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Jaret | 210 comments Nothing with Strings NPR's Beloved Holiday Stories by Bailey White by Bailey White 2 stars

from my library's catalog: A holiday collection of short fiction shares vignettes that capture the eccentric lives of the inhabitants of a small Southern town, from an efficiency expert who gets Christmas down to forty-five minutes flat, to a woman who claims John James Audubon is living in her attic.

My thoughts: From the title, I was expecting a collection of holiday stories. Nope. Not here. Only one story revolved around the holiday season. What I got was a collection of random stories that would be classified as Southern fiction. Most of the stories left me wondering what just happened. A lot of them felt incomplete. Most of them went over my head. I wouldn't have finished the collection, but I needed it for a challenge. The one story I did enjoy was "Bus Ride". It was a simple story that revolved around a group of strangers on a bus ride together.

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Cotton by Christopher Wilson
Cotton – Christopher Wilson – 1.5*
I was intrigued by this idea of a “white-skinned black boy” in the segregated South of the mid-20th century. But the novel took a decided turn for the weird. …. Let’s just say that Lee Cotton changes skin color and/or gender like some women change hair color. Wilson gives Lee a unique voice – with an odd mixture of local dialect and educated English. But in the end, I found this just too fantastically absurd to be believed. I never warmed up to Lee or any of the other characters, and I found it a chore to finish.
LINK to my review

message 16: by Koren (last edited Jan 23, 2018 11:39AM) (new)

Koren  (koren56) | 482 comments The White Cascade: The Great No[bookcover:The White Cascade: The Great Northern Railway Disaster and America's Deadliest Avalancherthern Railway Disaster and America's Deadliest Avalanche|88365] by Gary Krist
4 stars
The White Cascade The Great Northern Railway Disaster and America's Deadliest Avalanche by Gary Krist
Interesting story of an incident that took place in the early 1900's. At least 100 people died in an accident that may have been preventable. I would have liked to have found out more personal information about the people that were on the train but I'm sure that information was not available. Even so, to have felt more like I knew the characters would have made it more enjoyable.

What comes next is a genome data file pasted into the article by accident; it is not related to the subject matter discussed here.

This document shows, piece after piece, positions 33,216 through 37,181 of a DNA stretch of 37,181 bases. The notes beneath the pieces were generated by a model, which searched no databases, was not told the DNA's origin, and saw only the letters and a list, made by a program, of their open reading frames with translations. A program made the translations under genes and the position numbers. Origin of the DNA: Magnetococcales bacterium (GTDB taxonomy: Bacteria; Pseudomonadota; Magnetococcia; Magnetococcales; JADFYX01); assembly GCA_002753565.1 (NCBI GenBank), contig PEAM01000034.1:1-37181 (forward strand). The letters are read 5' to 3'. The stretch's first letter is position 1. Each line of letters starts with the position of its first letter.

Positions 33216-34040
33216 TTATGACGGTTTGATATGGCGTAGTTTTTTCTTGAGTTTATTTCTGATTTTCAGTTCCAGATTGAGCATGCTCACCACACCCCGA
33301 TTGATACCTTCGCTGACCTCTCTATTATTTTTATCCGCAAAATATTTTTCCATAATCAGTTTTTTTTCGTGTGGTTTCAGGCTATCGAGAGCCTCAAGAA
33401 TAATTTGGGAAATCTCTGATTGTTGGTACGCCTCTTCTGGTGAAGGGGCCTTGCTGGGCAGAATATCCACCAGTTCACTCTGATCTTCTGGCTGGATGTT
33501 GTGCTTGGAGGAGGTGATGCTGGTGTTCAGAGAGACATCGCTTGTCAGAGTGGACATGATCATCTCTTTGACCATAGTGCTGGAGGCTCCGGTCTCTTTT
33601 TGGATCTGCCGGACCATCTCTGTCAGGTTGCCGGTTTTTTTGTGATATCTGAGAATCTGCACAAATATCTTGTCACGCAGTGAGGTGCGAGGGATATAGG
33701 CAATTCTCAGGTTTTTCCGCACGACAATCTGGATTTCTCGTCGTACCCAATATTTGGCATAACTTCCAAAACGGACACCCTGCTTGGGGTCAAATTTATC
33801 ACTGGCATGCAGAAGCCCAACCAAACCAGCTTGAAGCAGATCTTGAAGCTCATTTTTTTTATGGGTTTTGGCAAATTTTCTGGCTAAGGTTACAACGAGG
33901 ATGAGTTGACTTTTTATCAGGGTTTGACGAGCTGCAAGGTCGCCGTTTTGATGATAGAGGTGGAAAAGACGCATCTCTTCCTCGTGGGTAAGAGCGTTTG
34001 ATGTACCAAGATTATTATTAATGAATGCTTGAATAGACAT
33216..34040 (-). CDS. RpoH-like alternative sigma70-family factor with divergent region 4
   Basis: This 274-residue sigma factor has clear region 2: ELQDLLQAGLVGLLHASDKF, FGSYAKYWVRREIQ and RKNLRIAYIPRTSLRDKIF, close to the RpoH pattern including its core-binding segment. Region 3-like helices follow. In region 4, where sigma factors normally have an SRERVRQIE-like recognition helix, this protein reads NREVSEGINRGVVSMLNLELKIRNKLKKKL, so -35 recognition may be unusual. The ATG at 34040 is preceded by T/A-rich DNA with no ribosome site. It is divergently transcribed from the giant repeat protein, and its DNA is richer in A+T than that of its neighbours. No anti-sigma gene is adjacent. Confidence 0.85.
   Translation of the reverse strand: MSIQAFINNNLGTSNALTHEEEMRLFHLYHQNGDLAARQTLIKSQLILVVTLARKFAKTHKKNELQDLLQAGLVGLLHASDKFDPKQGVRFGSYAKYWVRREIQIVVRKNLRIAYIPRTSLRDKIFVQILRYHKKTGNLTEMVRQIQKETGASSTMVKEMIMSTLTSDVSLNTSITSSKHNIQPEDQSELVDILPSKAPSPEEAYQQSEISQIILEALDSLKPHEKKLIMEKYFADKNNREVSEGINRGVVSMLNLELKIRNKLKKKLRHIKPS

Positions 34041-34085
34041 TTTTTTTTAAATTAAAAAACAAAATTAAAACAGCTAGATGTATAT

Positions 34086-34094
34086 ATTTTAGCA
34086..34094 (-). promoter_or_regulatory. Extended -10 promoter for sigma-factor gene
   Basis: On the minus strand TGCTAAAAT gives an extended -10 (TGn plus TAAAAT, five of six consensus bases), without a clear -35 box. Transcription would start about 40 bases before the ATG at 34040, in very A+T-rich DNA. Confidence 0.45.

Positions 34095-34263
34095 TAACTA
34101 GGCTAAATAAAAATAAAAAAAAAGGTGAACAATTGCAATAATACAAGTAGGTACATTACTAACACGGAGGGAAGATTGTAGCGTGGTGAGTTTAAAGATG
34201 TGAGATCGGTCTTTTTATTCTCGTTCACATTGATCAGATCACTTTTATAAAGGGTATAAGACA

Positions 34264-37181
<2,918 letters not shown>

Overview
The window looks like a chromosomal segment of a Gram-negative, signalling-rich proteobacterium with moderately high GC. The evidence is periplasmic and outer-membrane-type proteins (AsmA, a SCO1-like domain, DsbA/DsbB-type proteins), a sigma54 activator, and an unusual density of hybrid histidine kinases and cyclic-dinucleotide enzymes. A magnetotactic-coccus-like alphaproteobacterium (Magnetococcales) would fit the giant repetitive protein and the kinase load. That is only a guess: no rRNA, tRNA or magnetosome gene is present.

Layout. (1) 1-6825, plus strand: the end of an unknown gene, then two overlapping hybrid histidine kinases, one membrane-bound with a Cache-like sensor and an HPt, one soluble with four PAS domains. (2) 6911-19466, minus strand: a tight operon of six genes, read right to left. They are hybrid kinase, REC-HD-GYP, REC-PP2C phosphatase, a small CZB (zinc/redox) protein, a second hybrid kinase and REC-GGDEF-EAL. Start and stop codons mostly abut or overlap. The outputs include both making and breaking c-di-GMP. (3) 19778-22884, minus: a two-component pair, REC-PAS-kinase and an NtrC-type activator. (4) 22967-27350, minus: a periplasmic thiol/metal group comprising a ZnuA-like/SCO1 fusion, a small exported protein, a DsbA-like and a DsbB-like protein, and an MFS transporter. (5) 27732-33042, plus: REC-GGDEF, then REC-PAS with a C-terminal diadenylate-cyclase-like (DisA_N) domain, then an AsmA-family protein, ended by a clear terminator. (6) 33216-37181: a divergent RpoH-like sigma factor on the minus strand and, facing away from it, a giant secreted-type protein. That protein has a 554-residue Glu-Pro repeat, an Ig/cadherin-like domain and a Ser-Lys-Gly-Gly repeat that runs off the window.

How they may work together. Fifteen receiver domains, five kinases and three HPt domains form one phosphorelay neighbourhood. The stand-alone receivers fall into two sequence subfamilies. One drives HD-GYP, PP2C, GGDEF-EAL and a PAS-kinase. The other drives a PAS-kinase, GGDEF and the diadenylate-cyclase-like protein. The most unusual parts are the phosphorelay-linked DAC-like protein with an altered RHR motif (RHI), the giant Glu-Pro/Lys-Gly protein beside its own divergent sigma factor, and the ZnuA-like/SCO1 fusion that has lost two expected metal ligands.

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Letters for Emily by Camron Wright
Letters For Emily – Camron Wright – 1.5*
Harry is dying of Alzheimer’s and he struggles to complete a book of wisdom for his favorite granddaughter. I thought the plot was predictable and emotionally manipulative, and that the characters were straight out of central casting. If it hadn’t been a book-club selection I would not have finished it. I will say that some of the advice Harry leaves is poignant and resonated with me, but the book’s construct really irritated me.
LINK to my review

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Carol | 2108 comments The Chalk Man by C.J. Tudor
Chalk Man by C.J. Tudor

In 1986, Eddie and his friends are just kids on the verge of adolescence. They spend their days biking around their sleepy English village and looking for any taste of excitement they can get. The chalk men are their secret code: little chalk stick figures they leave for one another as messages only they can understand. But then a mysterious chalk man leads them right to a dismembered body, and nothing is ever the same. In 2016, Eddie is fully grown, and thinks he's put his past behind him. But then he gets a letter in the mail, containing a single chalk stick figure. When it turns out that his friends got the same message, they think it could be a prank . . . until one of them turns up dead. That's when Eddie realizes that saving himself means finally figuring out what really happened all those years ago.

The story reminded me of Stephen King's "Stand BY Me"...a story that I very much enjoyed more years ago than I care to think about. The characters each had their individual personalities that Tudor manged to bring out thus making the storyline work. The book jumps back and forth in each chapter from the past to the present.... but both narratives are so well written that you don't find yourself losing your place during the time jumps. It's hard to believe that this is her first book but I will certainly be watching for more by this author.